Magazine article Mortgage Banking

Competition Heats Up in Online Home Listings

Magazine article Mortgage Banking

Competition Heats Up in Online Home Listings

Article excerpt

ONLINE HOME SALES AND LISTING SERVICES are engaging in megadeals to boost their market presence. Move Inc. and its realtor.com[R] website were purchased last year by New York-based News Corporation, the international media company formed by Rupert Murdoch.

News Corp wrote a check for $950 million in the last quarter of 2014 to acquire the No. 3 real estate portal in terms of online traffic. Yet it's not certain where the fit is for News Corp--which owns properties ranging from The Wall Street Journal to romance novel publisher Harlequin Enterprises.

However, the purchase may have seemed necessary after Seattle-based Zillow Inc. announced in July 2014 it was acquiring San Francisco-based Trulia Inc. Combining the top two real estate websites created a firm valued at $2.5 billion. That all-stock transaction closed in February after a six-month review by the Federal Trade Commission (FTC).

Zillow and Trulia expect to cut operating costs as a combined entity while also expanding into rental listings, reports The Los Angeles Times. Revenue for these growing yet unprofitable online enterprises comes mainly from selling advertising and leads to real estate agents.

Real estate selling is "one of the last marketplaces the Internet hasn't revolutionized," contends Rick Sharga, executive vice president at Auction.com, Irvine, California. But he forecasts that online businesses can change real estate as much as they have altered how we purchase hotel rooms, autos and investments.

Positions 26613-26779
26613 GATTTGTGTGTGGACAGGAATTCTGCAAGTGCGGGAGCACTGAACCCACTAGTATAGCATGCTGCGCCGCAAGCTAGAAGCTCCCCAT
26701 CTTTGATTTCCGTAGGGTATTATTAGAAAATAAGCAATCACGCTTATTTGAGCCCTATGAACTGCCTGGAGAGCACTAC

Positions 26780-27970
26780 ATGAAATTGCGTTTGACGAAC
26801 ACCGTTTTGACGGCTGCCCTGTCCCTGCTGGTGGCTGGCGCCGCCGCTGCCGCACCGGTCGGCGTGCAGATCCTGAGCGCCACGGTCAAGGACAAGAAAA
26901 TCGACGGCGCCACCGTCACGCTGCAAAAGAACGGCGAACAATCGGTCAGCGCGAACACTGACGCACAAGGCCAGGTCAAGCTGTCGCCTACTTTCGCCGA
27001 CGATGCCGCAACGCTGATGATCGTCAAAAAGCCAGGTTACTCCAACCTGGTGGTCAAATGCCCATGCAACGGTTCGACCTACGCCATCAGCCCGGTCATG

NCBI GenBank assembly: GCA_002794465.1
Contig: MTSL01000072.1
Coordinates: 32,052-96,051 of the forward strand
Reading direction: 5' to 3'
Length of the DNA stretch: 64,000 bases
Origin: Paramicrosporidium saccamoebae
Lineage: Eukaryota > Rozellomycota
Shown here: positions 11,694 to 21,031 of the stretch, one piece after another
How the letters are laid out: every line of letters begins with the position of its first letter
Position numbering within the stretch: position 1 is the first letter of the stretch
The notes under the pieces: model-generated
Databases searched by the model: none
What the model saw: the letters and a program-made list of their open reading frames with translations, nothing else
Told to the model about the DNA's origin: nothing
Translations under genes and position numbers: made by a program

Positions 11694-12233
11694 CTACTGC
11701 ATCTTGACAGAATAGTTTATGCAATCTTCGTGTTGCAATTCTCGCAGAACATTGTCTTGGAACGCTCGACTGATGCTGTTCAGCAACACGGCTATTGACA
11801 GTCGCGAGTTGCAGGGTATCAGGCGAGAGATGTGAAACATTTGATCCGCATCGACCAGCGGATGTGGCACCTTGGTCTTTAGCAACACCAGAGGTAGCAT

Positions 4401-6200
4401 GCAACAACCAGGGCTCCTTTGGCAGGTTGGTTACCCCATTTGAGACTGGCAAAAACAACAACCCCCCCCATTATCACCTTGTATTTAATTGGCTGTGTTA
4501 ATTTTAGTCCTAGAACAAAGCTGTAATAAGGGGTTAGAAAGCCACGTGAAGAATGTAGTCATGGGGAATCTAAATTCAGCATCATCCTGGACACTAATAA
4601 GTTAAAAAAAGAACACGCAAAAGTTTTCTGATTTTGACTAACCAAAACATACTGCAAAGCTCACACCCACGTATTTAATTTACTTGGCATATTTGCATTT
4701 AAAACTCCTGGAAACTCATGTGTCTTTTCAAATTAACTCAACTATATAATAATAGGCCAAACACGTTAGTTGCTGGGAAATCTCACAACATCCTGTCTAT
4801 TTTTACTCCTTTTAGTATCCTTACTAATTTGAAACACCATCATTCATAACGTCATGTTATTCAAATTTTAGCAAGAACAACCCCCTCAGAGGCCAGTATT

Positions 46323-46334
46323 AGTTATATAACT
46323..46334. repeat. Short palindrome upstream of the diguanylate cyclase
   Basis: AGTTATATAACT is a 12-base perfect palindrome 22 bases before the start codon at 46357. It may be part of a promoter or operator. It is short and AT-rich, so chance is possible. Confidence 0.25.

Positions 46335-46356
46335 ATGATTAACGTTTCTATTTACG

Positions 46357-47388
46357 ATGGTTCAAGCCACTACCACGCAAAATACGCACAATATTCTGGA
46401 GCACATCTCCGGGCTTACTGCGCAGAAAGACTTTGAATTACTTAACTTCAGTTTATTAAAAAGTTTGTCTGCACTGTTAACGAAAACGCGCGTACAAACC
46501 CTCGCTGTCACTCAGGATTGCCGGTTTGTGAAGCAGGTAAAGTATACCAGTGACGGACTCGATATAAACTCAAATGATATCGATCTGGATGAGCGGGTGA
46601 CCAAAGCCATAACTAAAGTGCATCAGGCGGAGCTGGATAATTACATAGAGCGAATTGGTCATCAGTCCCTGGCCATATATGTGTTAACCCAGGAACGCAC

"At some point in the future, most real estate transactions will be online," Sharga predicts. "We're at the beginning of this process now."

Step one is providing consumers with market information, he explains. Afterward they'll be open to using online tools to complete transactions.

Auction.com is transaction-based, according to Sharga, while other online marketplaces focus on compiling information about sale properties. In fact, he says, Auction.com advertises on Zillow and Trulia to attract purchasers.

Merging Trulia and Zillow shows the two companies "figured out that combining forces is easier than competing," notes Sharga. He expects both to continue as separate brands after centralizing their operations to gain efficiency.

Sharga adds that Move Inc. combines "incredible content" from the realtor.com site with News Corp's expertise in managing media assets. However, Sharga wonders whether having ties with the National Association of Realtors (NAR), Chicago, could hold News Corp back in some areas. For instance, he questions whether realtor.com will allow For Sale By Owner listings on the site.

New business models

Real estate agents are concerned their primary role in home sales will diminish as property information becomes more widely available. Traditionally real estate salespeople have operated as gatekeepers to the market, due to their control of data through local multiple listing services (MLS).

Online markets eventually could marginalize real estate sellers just as travel sites put many travel agents out of business. Growing concentration of Web-based listing services also has real estate agents worried that ads they purchase next to online property listings could become costlier.

However, Sharga doesn't "believe technology and real estate professionals are mutually exclusive." He touts the benefits of websites providing greater property exposure and search capabilities with the "local market expertise" offered by real estate sellers. …

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